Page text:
The term ‘polar vortex’ sounds like it should be the name of a dance. What it refers to is a spinning low pressure system that keeps the severe cold sequestered towards the North pole. More frequently, in recent years, the vortex has become unstable and its instability has released a cold, low-pressure system to travel south
It is negative four degrees fahrenheit just outside the door where I sit writing. But for the three dead ash trees that we cut down several days ago, it would be close to that on this side of the doors. We have been preparing to welcome this visitor from the north.
The phenomena of the breech that allows a part of the cold to wander can be theoretically explained by the warming Arctic and loss of sea ice. While science often reveals great truth, it has a penchant for revealing it in cut up pieces and not always connected to other ways of knowing. The very word ‘science’ means to cut apart. I cut apart cats when I was in nursing school as a way of gaining a greater understanding of cats. But, I have also learned much from relating to cats that I have not cut apart.
I started wondering about the wandering cold. What are the threads beyond the science of it?
There is something about experiencing extreme cold that I deeply love. Kent Nerburn has a book titled ‘A Haunting Reverence’. That term, ‘haunting reverence,’ is what I mean by ‘love’. The cold commands my attention and stills the entire land. Squirrels move like enjambed poems instead of in their long summer sentences. The bones of the trees stand stripped of the flesh of flowering and growth. And then, the snow reminds me that there is always a beneath to the surface, no matter how brilliantly it reflects light. Death comes and walks beside me and I know that death will lock step with many. There will be a time when it is me.
The haunting reverence the cold holds space for reminds me of the sikke. It is said that the sikke (camel hair felted hat that dervishes wear) is a tombstone that signifies the death of the ego. It sits in the middle of the dervish’s spinning atop their head, holding the still space for listening. The listening is to the larger dance. Rumi said the whirling mirrors the planets’s orbits around the sun.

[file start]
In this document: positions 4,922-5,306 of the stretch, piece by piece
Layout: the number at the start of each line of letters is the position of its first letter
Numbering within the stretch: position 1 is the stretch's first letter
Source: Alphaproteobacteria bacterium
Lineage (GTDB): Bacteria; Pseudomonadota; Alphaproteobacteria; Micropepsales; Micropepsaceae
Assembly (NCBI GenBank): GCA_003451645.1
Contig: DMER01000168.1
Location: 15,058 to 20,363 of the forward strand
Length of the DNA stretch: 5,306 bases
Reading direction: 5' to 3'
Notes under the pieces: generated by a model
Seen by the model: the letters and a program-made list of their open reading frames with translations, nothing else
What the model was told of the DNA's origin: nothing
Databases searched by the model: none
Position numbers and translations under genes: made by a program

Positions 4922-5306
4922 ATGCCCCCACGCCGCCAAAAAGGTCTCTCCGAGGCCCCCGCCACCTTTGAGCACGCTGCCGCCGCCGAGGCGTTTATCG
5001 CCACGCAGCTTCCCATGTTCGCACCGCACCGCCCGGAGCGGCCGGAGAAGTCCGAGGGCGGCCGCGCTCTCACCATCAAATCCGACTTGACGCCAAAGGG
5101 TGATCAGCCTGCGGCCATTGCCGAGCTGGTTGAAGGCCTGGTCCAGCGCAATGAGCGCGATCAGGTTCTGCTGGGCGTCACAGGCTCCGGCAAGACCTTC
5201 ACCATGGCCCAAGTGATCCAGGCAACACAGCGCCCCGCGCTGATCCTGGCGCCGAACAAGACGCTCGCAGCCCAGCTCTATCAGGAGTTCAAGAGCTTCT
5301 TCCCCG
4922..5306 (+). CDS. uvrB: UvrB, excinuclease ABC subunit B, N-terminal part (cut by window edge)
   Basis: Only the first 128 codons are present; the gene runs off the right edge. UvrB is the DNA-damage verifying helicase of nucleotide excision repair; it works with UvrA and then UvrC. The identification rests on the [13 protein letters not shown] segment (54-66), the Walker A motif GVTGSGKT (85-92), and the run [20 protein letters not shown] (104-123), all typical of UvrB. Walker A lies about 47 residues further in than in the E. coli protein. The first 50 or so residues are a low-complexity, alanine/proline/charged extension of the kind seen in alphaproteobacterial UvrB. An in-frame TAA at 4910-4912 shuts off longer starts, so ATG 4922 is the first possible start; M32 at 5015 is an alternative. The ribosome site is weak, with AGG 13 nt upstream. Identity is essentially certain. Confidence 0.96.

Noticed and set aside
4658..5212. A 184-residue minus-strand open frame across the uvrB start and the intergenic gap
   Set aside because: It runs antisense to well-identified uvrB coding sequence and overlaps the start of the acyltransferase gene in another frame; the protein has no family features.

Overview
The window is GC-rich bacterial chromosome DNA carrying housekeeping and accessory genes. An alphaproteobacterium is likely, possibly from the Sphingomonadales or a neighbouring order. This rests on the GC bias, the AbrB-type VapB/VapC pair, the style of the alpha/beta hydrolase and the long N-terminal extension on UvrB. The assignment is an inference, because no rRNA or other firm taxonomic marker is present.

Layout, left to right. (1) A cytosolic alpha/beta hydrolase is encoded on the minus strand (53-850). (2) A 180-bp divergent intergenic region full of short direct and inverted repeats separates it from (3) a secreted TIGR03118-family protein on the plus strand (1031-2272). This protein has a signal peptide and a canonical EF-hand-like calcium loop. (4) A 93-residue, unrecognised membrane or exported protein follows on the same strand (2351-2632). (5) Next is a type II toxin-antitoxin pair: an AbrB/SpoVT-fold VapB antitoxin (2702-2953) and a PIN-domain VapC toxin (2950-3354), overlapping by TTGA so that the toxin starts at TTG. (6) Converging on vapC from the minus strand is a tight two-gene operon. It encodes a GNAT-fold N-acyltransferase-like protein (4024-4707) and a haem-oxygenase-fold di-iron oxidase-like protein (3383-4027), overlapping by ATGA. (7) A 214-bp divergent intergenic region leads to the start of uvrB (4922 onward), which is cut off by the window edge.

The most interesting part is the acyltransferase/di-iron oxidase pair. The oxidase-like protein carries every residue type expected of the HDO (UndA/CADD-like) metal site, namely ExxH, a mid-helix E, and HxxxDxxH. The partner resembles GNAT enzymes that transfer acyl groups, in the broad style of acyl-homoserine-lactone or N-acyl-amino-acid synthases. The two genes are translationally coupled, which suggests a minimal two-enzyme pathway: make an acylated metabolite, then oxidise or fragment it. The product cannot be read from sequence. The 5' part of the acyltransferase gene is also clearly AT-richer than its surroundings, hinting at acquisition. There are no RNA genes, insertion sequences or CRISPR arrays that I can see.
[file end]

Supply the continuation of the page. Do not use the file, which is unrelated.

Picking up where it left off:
There is nothing ‘woo woo’ about the microcosm and the macrocosm sharing ways of being. My poetry teacher Fran Quinn often said: “It’s not ‘woo woo’, it’s just paying attention”. That the Dervish treasures the same stillness for hearing the world anew that I treasure in the cold…and that the cold that sits atop our planet is held in place by stratospheric winds circling the planet twenty miles above the surface like the Dervish’s tunic… this is something that I am paying attention to today.
When the cold leaves the northern center to journey down into what is now called the United States, at a point in history when few seem to have any capacity to pay attention, how do we listen in a way beyond seeking explanation?…explanations either that climate change is not real or climate change is very real.
Likely, the heat generated by industrialization and the pollution has knocked the spinning vortex out of its rhythm. Likely, our collapsed attention spans have created a world that doesn’t hear the rhythm of the greater life. Likely we have lost language to speak of our connection to the larger spinnings of the world and can therefore not honor our place in the dance. I don’t know. I read that if the dervish becomes too caught up in his or her revolutions, that another dervish will tap their tunic to bring them back. What if the low-pressure system wandering down from the Arctic is that little tap? Could the cold be saying “Hey, there are many dancers on the floor, please root your attention in the larger dance and not just your own”?
I am declaring that this is what is happening.
This is what I heard the cold say:
“Hey, there are other dancers on the floor. Some of them are human. Some of them are not human. Some of them are not even ‘living’. I need your complete attention right now. I am tapping you on the tunic. Dissipate your need to be the star of this production. Take a deep icy breath and watch it return to the larger world as frozen mist. Be astonished by the mist’s beauty. Let the next sentence spin from your mouth with the same beauty as the mist. Welcome back to the dance.”